24 October 2017
Classical inspiration for
the Georgian doorways
in Limerick’s city centre
Back in the early 1970s, a colourful collage of Dublin Georgian doors appeared in the window of the Irish Tourism offices on Fifth Avenue in New York one Saint Patrick’s Day. People on their way to see the parade were stopped in their tracks by the unique and colourful images. There were so many requests for copies that Joe Malone, then the North American Manager of Bord Fáilte, commissioned the poster that has since become one of the icons of Ireland.
All the Georgian townhouses illustrating that poster are in the Merrion Square and Fitzwilliam Square area of Dublin. But as I walk through the streets of Limerick each week, I realise how a similar poster could have been produced in this city, illustrated with doorways from O’Connell Street and the Georgian houses in the streets off it.
No 46 O’Connell Street, Limerick, is a terraced three-bay four-storey over basement former townhouse, built around 1800. The fine ‘Tudor’ or ‘Gothick’ shopfront was inserted at ground floor level about 1840, and is unique in Limerick.
The Gothick rendered shopfront spans the entire façade of the building. It includes a tripartite window opening with three shallow pointed-arched fixed display windows, and a Tudor-arched door opening with a ribbed surround containing a double-leaf timber door that has Gothick slender flat panels and brass furniture.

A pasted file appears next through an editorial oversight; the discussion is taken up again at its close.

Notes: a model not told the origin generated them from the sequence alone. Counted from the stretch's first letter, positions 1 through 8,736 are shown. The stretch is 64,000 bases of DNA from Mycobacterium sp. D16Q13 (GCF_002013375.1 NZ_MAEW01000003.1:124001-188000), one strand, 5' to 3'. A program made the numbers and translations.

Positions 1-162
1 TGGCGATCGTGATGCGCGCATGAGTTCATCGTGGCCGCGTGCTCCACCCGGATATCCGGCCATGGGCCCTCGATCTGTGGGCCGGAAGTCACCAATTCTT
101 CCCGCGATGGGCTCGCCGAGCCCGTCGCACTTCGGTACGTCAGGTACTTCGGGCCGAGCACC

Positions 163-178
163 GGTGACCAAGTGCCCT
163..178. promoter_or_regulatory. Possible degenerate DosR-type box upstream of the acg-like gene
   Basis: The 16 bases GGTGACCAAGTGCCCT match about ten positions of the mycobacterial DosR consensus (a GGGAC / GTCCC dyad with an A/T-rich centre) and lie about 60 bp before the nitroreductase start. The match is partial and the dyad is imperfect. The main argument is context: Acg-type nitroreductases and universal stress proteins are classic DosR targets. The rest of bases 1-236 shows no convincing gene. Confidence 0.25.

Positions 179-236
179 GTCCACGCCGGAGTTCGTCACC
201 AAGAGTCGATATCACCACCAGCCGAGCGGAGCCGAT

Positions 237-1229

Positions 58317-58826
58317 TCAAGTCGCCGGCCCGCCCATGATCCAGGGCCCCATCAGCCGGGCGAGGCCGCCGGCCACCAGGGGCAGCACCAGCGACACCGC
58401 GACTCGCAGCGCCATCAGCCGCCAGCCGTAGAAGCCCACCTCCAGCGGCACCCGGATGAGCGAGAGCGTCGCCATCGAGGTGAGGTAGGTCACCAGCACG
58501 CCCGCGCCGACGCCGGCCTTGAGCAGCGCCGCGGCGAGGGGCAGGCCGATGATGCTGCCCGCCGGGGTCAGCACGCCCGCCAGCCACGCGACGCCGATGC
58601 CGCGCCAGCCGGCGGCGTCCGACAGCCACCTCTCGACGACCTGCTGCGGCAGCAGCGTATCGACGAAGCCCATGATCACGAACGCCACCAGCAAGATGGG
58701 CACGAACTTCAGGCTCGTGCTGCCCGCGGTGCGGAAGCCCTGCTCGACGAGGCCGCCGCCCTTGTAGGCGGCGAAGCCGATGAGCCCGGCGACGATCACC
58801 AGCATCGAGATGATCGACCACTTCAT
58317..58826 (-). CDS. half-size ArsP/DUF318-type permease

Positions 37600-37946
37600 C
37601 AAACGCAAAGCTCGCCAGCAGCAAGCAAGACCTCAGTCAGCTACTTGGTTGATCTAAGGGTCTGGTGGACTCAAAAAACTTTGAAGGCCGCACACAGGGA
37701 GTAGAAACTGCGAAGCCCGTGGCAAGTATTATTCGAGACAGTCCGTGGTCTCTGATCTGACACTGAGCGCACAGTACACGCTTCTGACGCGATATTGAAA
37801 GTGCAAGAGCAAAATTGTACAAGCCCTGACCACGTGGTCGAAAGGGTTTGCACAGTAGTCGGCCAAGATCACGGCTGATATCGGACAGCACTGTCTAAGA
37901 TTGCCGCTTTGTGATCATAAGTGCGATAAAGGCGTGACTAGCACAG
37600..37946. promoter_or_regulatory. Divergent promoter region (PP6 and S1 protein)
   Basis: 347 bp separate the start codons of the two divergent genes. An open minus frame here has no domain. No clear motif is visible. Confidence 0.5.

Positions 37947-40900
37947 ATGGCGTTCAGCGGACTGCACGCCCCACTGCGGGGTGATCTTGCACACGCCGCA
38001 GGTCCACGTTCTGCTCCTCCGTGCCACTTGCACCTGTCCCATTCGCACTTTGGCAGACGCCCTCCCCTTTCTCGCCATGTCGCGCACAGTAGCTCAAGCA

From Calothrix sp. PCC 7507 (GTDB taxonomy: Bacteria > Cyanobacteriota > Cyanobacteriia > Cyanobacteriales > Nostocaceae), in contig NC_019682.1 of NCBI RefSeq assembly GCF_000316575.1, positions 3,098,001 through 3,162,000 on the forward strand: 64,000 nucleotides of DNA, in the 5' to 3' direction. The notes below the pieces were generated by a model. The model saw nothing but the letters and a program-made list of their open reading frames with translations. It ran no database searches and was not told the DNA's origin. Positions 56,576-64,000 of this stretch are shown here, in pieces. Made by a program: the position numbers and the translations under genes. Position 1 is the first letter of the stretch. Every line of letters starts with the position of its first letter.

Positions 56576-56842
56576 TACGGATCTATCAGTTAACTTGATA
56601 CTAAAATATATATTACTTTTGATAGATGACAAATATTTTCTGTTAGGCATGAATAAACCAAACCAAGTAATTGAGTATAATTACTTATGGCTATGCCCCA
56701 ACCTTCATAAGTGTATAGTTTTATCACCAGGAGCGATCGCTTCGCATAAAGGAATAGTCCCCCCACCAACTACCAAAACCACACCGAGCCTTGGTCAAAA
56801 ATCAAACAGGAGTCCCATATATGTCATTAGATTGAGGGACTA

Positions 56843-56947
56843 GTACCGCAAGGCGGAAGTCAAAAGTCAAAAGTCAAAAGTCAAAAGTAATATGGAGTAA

There is slender vertical glazing in the overlight above the door, with historic glass. The tripartite window is flanked by a pair of decorative Gothick panels above a similar panel below, and these panels are flanked by heavily moulded mullions with a low gabled pier to the lower panel that is corbelled out below.
The mullions and piers are repeated at both ends of the shopfront and they support an entablature above with a modern fascia.
The door opens onto a limestone threshold step and a limestone platform with six steps bridging the basement area. The steps are flanked by wrought-iron railings and cast-iron corner posts on a limestone plinth that encloses the basement area, accessed by modern steel steps.
The Belltable Theatre at 69 O’Connell Street is housed in a terraced, three-bay four-storey over basement red brick former townhouse built ca 1825. This former Georgian townhouse was substantially remodelled at ground floor level as the Coliseum Cinema in the late 19th century. It has since become one of the most important venues in Limerick for the performing arts.
The theatre was built around 1890, and the limestone ashlar ground floor elevation dates from about 1900, when the theatre was remodelled by the Limerick-based architect William Clifford Smith (1881-1954).
The redbrick façade is laid in Flemish bond. The limestone ashlar ground floor elevation has two large three-centred door openings, with partially fluted pilasters joined by a fascia with metal lettering reading: ‘Belltable Arts Centre.’
The smaller of the two openings is recessed within a porch reached by a broad flight of limestone steps. Here there are double-leaf margin-paned glazed timber doors, with a moulded architrave and a diamond and circular paned glazed fanlight.
The limestone flagged front door platform is reached by a flight of limestone steps flanked by the original wrought-iron railings with neoclassical cast-iron rail posts that have pineapple finials.